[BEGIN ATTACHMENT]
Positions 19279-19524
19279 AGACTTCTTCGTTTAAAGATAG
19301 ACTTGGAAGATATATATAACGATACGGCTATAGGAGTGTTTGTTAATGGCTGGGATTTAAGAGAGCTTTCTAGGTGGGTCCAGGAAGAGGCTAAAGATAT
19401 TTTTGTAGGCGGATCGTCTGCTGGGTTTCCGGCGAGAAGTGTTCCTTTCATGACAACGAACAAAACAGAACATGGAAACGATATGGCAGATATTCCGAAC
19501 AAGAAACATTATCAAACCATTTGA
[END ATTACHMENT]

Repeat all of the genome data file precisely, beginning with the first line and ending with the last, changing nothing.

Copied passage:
Positions 19279-19524
19279 AGACTTCTTCGTTTAAAGATAG
19301 ACTTGGAAGATATATATAACGATACGGCTATAGGAGTGTTTGTTAATGGCTGGGATTTAAGAGAGCTTTCTAGGTGGGTCCAGGAAGAGGCTAAAGATAT
19401 TTTTGTAGGCGGATCGTCTGCTGGGTTTCCGGCGAGAAGTGTTCCTTTCATGACAACGAACAAAACAGAACATGGAAACGATATGGCAGATATTCCGAAC
19501 AAGAAACATTATCAAACCATTTGA